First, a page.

010 | sra | shift right arithmetic |

011 | srl | shift right logical |

100 | ADD | A+B |

101 | OR | A OR B |

110 | XOR | A XOR B |

111 | AND | A AND B |

The external interface of the ALU should be:

**Inputs**

- A[15:0], B[15:0] - Data input lines A and B (16 bits each.)
- Cin - A carry-in for the LSB of the adder.
- Op(2:0) - The OP code (3 bits.) The OP code determines the operation to be performed. The opcodes are shown in the Table above.
- invA - An invert-A input (active high) that causes the A input to be inverted before the operation is performed.
- invB - An invert-B input (active high) that causes the B input to be inverted before the operation is performed.
- sign - A signed-or-unsigned input (active high for signed) that indicates whether signed or unsigned arithmetic to be performed for ADD function on the data lines. (This affects the Ofl output.)

**Outputs**

- Out(15:0) - Data out (16 bits.)
- Ofl - (1 bit) This indicates high if an overflow occurred.
- Zero - (1 bit) This indicates that the result is exactly zero.

Other assumptions:

- You can assume 2's complement numbers.
- In case of logic functions, Ofl is not asserted (i.e. kept logic low).
- Use this file for the verilog module definition: alu.v
- Use the module alu_hier in alu_hier.v to instantiate the module alu and the clkrst module. [Do not edit this file in any way]
- You should also submit your testbench alu_hier_bench.v which instantiates the module alu_hier.

Use hierarchical design and simulate each block by itself before you try the complete design. You must reuse the shift unit designed in Problem 1.

What to submit:

- Neatly and legibly drawn schematics, hand-drawn is fine
- Annotated simulation trace output of the complete design. Pick representative cases for your simulation input.
- You should explain why your inputs are representative.
- Electronically submit your verilog source code.
- Vcheck output must also be submitted. Run vcheck.sh or vcheck-all.sh.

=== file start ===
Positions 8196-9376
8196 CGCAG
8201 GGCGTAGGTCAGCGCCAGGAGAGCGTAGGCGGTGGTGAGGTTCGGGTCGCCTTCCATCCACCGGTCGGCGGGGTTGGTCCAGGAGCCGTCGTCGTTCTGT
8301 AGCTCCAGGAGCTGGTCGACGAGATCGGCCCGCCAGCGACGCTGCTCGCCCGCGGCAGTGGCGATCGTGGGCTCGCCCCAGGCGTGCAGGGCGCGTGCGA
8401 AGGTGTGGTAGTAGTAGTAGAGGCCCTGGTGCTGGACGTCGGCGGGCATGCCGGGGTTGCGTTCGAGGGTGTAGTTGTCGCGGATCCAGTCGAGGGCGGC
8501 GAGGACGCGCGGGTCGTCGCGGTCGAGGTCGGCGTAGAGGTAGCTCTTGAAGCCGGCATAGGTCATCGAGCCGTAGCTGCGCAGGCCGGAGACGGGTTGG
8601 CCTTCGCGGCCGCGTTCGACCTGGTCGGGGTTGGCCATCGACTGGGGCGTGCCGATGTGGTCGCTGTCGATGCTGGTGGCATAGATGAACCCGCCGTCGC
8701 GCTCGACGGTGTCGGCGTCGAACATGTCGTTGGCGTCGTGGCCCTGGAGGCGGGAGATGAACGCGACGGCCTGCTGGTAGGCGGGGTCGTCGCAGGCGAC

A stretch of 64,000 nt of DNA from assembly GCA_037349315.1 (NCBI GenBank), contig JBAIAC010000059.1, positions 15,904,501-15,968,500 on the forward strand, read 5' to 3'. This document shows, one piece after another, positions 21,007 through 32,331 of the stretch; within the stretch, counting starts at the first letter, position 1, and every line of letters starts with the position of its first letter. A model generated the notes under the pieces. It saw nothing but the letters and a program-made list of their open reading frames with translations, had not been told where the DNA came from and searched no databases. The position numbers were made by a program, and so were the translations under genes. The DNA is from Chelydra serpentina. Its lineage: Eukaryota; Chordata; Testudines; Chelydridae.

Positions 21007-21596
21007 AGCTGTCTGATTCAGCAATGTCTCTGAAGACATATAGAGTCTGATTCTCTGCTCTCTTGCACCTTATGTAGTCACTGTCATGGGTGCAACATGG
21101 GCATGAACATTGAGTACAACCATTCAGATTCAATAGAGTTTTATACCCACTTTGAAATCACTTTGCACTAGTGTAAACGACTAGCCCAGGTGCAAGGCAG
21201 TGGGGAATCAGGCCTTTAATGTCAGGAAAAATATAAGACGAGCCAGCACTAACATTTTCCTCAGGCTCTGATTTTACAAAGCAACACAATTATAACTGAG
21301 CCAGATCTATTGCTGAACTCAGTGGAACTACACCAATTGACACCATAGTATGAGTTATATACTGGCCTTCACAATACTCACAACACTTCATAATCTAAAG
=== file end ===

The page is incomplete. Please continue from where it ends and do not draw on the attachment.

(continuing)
See HandinInstructions page.

Do problems 1.3.1 to 1.3.3 in page 59 of textbook.

Do problems 1.4.1 to 1.4.3 in page 60 of textbook.

Do problems 1.4.4 to 1.4.6 in page 61 of textbook.

Do problems 1.6.1 to 1.6.3 in page 62 of textbook.

**Do only part a) of**
problems 1.10.1 to 1.10.3 in page 66 of textbook.

Do problems 2.10.1 to 2.10.3 in page 188 of textbook.

Translate the following code from C into MIPS instructions. Assume that the variables p, q, r, and s are defined as 32-bit integers in a C program.

p = q - r; s = p + r; q = p - s;

Assume p is stored in $t1, q is stored in $t2, r is in $t3, and s is in $t4.

Do problems 2.13.1 to 2.13.3 in page 190 of textbook.

Note: for 2.13.1, use the following instruction sequence instead of the sequence in the textbook:

sll $t2, $t0, 4

or $t2, $t2, $t1

**Do only part b) of**
problems 2.14.1 to 2.14.3 in page 191 of textbook.
**The question in the text book has some ambiguity. See clarifications below**

For register $t0, here are the bit fields:

0 to j-1 [j bits] j to i-1 [i-j bits] i to 31 [32-i bits] (The diagram in the textbook marks this field as 31-i bits wide. This is wrong. This field is 32-i bits wide)

For register $t1, here are the bit fields:

0 to 13 [14 bits] 14 to 13+i-j [i-j bits] 14+i-j to 31 [18+j-i bits]

Implement the following C code in MIPS:

for (i=10; i != 0; i--) { a[4 * i] = b[2 * i] + i; }

Assume that the base address of a[] is stored in $a0, and the base address of b[] is stored in $a1. Also, a and b are integer arrays.

Do problems 2.39.1 to 2.39.3 in page 217 of textbook.

Retrieved from http://pages.cs.wisc.edu/~karu/courses/cs552/spring2017/wiki/index.php/Main/HWx

Page last modified on January 28, 2016, at 09:31 AM